Next, you are to emplement the cache that lives on the proxy server. Your interface will be like this. The initializatoin method specifies the cache capacity, and also a minimum entry size, and a number of levels. This minimum entry size shouldn't prevent smaller entries from coming into the cache, and you shouldn't make smaller entries bigger. Instead, this is meant to give the cache a maximum number of entries that it could possibly store. That is the maximum number of entries is the capacity divided by this minimum size. The last parameter is only important for the [UNKNOWN] cache replace policy, which we'll discuss later. The cache is indexed by URLs which are represented as strings. You don't have to canonize the URLs. That is www.example.com is not the same as example.com for our purposes. Naturally, the set method takes in not only the URL, but also the data as a value, as well as it's size. The get method takes in the URL as the key and returns the data by the return mechanism. And the size of the entry, find an address passed in as a parameter. If the client doesn't care how big the entry is. He should be able to pass in no. Next we have the memused procedure which adjust return the sum of the sizes of the entry currently in the cache. Not how much memory your cache is actually. And last, we have the destroy method which the necessary memory cleanup.
Actually for this project you're going to implement the GT cache interface not once, but four times. One for each of the four replacement policies that we're going to discuss. It is important that your implementation be efficient. This is not because it would slow down the clients experience on a cache miss particularly. The dominant factor will probably be the latency in getting the data from the web. Rather it's because we want to free up our proxy server To serve other requests and possibly do other work. Cache misses for web requests are going to be relatively frequent.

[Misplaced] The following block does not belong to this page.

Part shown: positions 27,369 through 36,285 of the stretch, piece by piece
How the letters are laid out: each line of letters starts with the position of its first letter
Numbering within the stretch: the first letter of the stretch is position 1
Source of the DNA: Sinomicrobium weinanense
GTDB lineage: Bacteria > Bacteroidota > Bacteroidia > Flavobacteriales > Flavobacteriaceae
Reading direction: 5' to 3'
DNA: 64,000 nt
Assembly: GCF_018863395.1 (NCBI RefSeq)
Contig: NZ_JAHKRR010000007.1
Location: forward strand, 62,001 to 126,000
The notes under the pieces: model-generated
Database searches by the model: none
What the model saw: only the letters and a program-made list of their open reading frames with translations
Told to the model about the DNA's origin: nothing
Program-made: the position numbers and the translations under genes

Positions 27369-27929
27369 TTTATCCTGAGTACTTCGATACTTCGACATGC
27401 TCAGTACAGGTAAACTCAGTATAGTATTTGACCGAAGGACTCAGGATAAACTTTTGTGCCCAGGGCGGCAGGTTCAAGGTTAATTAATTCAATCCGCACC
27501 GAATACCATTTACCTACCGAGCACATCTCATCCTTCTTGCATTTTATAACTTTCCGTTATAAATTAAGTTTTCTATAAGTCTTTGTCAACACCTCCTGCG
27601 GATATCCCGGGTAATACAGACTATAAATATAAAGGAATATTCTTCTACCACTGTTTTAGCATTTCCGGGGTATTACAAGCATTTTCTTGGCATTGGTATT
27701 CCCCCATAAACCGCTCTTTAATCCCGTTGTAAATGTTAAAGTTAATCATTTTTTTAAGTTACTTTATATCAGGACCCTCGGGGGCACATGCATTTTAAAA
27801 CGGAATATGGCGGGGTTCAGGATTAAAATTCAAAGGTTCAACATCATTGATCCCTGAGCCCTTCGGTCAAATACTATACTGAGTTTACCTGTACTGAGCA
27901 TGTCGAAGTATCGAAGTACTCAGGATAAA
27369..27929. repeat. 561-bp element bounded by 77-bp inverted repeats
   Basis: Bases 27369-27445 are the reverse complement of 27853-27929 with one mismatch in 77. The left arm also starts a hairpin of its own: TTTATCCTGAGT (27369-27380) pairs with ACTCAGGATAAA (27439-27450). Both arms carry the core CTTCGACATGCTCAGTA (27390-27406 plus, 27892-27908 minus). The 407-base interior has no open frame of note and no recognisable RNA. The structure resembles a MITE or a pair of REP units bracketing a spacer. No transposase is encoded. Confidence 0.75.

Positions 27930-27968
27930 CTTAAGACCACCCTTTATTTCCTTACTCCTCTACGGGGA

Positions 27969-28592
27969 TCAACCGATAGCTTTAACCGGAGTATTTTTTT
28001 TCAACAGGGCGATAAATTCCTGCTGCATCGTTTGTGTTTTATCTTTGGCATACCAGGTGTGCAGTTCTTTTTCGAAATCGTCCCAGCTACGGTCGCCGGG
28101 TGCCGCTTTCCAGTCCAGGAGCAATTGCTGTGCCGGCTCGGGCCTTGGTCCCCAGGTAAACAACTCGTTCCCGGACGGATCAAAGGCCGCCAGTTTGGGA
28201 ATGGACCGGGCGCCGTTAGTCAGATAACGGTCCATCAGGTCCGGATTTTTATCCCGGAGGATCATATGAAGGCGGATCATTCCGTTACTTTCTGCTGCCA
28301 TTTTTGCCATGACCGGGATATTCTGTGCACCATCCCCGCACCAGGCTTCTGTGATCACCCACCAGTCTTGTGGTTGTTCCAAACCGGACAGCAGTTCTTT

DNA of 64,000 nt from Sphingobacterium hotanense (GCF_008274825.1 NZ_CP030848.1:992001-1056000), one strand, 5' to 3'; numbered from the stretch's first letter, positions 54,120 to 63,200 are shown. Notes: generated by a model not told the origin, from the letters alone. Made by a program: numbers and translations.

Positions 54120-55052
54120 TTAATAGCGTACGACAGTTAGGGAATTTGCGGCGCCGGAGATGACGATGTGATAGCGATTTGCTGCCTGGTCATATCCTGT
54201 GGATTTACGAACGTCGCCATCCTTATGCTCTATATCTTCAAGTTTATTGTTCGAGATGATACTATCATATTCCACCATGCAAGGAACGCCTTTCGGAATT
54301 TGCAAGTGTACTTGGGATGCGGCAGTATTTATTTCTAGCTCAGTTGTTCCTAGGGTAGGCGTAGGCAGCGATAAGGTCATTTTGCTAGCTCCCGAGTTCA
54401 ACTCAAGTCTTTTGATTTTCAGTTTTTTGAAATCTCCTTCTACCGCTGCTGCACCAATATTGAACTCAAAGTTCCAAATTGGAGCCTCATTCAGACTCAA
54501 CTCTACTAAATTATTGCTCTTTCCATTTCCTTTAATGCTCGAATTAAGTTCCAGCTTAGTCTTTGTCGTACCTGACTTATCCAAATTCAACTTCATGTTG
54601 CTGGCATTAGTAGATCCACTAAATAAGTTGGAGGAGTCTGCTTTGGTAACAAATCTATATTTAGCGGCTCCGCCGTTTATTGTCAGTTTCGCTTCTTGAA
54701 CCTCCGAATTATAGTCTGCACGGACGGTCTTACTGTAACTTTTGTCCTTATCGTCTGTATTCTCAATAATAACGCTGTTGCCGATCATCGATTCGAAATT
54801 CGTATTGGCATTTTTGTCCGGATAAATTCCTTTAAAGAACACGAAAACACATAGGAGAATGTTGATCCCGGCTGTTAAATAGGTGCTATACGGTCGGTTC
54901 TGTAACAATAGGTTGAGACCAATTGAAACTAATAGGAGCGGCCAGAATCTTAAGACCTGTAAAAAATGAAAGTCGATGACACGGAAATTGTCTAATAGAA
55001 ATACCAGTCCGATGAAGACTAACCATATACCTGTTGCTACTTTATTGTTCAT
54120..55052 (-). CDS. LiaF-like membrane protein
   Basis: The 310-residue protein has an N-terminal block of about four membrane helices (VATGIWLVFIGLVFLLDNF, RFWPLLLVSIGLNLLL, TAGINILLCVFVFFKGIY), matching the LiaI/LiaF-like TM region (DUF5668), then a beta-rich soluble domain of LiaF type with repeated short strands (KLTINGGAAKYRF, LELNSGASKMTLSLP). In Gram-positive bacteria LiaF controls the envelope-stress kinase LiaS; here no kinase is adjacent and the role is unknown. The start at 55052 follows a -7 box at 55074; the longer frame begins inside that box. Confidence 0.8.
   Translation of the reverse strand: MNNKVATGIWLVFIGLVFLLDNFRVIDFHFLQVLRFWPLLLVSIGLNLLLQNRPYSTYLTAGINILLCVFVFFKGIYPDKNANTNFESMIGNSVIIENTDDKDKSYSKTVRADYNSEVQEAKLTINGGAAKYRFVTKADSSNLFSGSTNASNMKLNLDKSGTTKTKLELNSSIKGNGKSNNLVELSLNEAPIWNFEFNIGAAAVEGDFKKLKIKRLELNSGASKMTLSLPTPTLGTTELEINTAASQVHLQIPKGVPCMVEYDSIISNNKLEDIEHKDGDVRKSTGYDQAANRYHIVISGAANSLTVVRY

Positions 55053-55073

The first cache replacement policy we will discuss is LFU, or the least frequently used policy. The idea is that an entry has the fewest number of hits since it was put in the cache should be evicted. Implementing this efficiently actually turns out to be rather complicated. If we start it with one of the other policies and then implemented them in an actual way. The form implemintations would end up looking quite different. By starting with LFU we can make them look similar and make your task of implementing them easier. Because we're allowed to assume a minimum cache entry size we have an upper bound on the number of entries this lets us go ahead and allocate memory for all of the cache entries that we need. Each of these will have inside the URL, the web data, and any other information that is needed. Of course we'll need a Hashtable that maps the URL to the appropriate entry. I'll do that by index integer right here, but you could also do it by the memory address if you'd like. Then to keep track of who should be evicted next We need a priority. Notice that we aren't just inserting new elements and deleting the myth. Some element in the middle, let's take the example of Twitter which has ID six here, might have its key value changed. Maybe it gets five more hits making it ten. Well then it should sink down in the queue away from the minimum and swap places with ID zero, that is Google. Notice that Twitter could have been anywhere in the priority queue. And we need a fast way to find him. This is why we assign all the entries IDs. We use an Indexed Priority Queue that gives us constant time access to any of the elements and then we can have the element sync to the appropriate spot in the queue. This is actually the same data structure that one needs for Dijkstra's shortest path algorithm. Only their vertices swim up. Towards the min as we find shorter paths rather than sync down as they do in our case. There is one remaining problem of how to assign new entries unique IDs. For this, we use a simple stack that starts out with the 0 through n minus one and, and we push and pop IDs as they are assigned and freed up. There are some ways to implement LFU Replacement and you'll get some credit for anything that is correct. But to get full credit your implementation should be sub linear. No walking your way through a list of cache entries to find anything.